After we finished up in the warehouse, we went back into the visitor centre to make some decisions about what we were collectively shipping home, at which point the nice people in the visitor area let us try essentially whatever we wanted. Eventually we found ourselves back in the actual office area and were treated to the (at that point unreleased) Octomore 10.4 (3 years in virgin oak) and the X4+10 OBA concept release as well as a couple of other drams. I genuinely can’t remember what they were. By that point in the day we’d already been to Bunnahbhain and had so many drams at Bruichladdich that it was all beginning to blur together. All I can say for certain is that the tour and experience we had at Bruichladdich was a truly special one. Mary was so kind to us and allowed us a glimpse into their world none of us ever thought we would see – including Mary herself! Although She’s worked at the distillery since 2001, she had never visited the water supply and rarely made it out to the farms. The excitement we all felt was mirrored back to us from a long time employee and lifelong Islay resident. It was a day that none of us will soon forget.

Ok, on to the Warehouse 5 reviews:

Bruichladdich ‘The Renaissance + 8’. Distilled Sept. 11/01, drank October 17th, 2019

Vitals: Aged 18 years in ex-Bourbon, accidentally lightly peated to 10PPM, and came out at 60.1% ABV.

Nose: Melon, toffee, brine, gentle peat smoke, light cream.

Mouthfeel: Thick, creamy.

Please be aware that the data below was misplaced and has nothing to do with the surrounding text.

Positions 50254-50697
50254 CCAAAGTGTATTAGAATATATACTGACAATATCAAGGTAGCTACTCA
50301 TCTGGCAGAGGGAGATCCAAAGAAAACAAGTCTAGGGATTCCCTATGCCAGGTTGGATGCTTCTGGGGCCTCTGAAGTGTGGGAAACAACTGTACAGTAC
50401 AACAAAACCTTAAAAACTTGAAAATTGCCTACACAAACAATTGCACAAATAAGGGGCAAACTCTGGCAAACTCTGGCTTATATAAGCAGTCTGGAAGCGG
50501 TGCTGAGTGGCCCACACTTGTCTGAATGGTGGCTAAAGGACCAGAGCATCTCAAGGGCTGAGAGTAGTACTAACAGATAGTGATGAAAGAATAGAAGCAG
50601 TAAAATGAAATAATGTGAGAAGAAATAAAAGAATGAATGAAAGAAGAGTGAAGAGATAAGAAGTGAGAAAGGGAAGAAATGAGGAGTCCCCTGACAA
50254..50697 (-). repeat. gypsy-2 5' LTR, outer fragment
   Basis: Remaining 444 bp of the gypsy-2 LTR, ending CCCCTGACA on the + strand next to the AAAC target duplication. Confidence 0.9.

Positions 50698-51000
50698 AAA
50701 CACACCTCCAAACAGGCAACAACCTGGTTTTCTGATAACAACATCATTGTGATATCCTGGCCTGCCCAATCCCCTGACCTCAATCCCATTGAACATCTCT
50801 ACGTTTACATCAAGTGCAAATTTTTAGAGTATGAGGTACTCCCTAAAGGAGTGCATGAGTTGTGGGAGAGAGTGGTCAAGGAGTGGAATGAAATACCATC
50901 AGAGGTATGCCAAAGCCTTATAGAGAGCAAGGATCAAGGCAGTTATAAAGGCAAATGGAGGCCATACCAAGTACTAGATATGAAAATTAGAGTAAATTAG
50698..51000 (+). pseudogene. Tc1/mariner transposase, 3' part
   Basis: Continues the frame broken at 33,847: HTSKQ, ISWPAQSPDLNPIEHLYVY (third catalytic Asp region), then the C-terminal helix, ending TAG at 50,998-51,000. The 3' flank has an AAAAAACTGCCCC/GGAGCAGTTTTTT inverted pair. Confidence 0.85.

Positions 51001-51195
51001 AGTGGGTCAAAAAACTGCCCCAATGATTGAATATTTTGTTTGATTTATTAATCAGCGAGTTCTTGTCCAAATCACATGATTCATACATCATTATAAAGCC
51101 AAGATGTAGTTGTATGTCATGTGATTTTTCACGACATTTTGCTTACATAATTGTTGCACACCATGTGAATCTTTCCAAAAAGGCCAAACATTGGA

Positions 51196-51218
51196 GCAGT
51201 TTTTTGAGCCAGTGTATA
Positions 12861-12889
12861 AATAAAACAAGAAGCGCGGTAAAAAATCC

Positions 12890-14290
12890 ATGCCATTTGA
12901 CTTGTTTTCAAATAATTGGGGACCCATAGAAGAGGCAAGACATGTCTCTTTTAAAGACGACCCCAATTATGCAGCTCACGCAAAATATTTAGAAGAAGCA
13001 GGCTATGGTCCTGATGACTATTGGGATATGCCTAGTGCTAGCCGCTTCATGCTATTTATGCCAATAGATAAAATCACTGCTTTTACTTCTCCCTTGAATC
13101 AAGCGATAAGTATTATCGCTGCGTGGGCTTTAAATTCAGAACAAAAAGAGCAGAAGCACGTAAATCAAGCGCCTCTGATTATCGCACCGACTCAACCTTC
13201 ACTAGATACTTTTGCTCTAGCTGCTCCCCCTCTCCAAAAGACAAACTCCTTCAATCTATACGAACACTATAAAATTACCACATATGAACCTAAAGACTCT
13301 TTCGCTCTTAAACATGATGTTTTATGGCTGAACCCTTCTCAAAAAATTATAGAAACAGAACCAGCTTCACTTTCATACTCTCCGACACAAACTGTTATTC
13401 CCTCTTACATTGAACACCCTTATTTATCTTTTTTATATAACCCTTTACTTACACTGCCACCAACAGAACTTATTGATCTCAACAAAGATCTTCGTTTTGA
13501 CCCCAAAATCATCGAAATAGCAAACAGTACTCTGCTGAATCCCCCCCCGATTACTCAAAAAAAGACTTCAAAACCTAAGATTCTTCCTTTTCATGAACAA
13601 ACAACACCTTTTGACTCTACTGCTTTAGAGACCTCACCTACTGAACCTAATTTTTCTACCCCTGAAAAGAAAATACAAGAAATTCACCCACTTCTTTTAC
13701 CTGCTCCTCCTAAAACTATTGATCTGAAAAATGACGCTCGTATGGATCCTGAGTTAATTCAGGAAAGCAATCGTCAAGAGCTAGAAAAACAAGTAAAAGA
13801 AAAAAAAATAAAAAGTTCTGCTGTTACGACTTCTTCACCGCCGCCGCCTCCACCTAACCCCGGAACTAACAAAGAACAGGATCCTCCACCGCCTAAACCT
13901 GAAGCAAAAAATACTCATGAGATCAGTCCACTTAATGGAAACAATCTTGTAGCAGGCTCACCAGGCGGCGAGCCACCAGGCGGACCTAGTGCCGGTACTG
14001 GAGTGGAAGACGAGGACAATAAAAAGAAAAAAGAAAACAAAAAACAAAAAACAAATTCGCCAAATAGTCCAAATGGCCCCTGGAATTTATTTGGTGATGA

Taste: Ash, gentle peat, caramilk bar, honeydew melon, grass.

Finish: Long, smouldering, remains creamy. The ash note becomes more prevalent.

Overall: Because of the peat, this dram feels like a prototype for what was to come later with Port Charlotte, but actually resembles a Caol Ila a bit more, especially due to the ashy note. Somehow the ash works extremely well with the lactic qualities of Laddie’s base spirit. Really interesting and unique. Delicious.


Port Charlotte 14 Year Old (2004 Vintage)

Dumped in 2004, spent just shy of 8 years in ex-Bourbon before transferring to an ex-Sauternes cask on July 21/2012. Came out at 58% ABV.

Nose: Peaches and cream, brown sugar, vanilla, honey.

Mouthfeel: Juicy.

Taste: Brown butter, peach cobbler, raisin toast, elderflower honey.

Finish: Almost no peat at all, juicy, lactic, clean, sweet.

Overall: Water added both peat and caramel to the surface, taking away from the fruit & wine sweetness a little, but adding more balance, depth and texture to the dram. In other words, it takes water well! This was very good, but probably the weakest of the 3. It was just a touch too sweet for my tastes, but it was the clear winner for one of the others in the group.


Octomore 6.3 + 5

Distilled from 100% Islay-grown barley from Lorgba Field at Octomore Farm. Aged for 10 years in American ex-Bourbon oak. The barley was peated to 258PPM at the time, but we all know that some of the intensity fades with age… or does it??? This was tried at 61% ABV (down from the 64% the original was bottled at).

Nose: Peat! Yup, that’s an Octomore alright. Black tea, sea salt, heather, a hint of vanilla.

Mouthfeel: Oily, chewy.

Taste: Butter braised Ribeye, salted caramel, earl grey tea, mesquite embers, a much softer peat than the nose suggested.

Finish: Bergamot, white pepper, oak tannins, gentle peat, melon, toffee, chocolate milk, embers.

Overall: To the surprise of nobody, this was an outstanding dram. The extra maturation time has softened the edges of the usual Octomore ‘assault all of your sense with peat’ experience, allowing the depth of the spirit to actually take over. Sure it was a smoky, grilled meat and campfire type of dram, but that’s not all there was here – there was an added dimension of both sweet, salt and just the right kind of bitterness that works so well with the lactic character of all 3 Bruichladdich expressions. I can’t wait to do the side-by-side with the original next month. Should be a fun comparison.


Thanks for reading!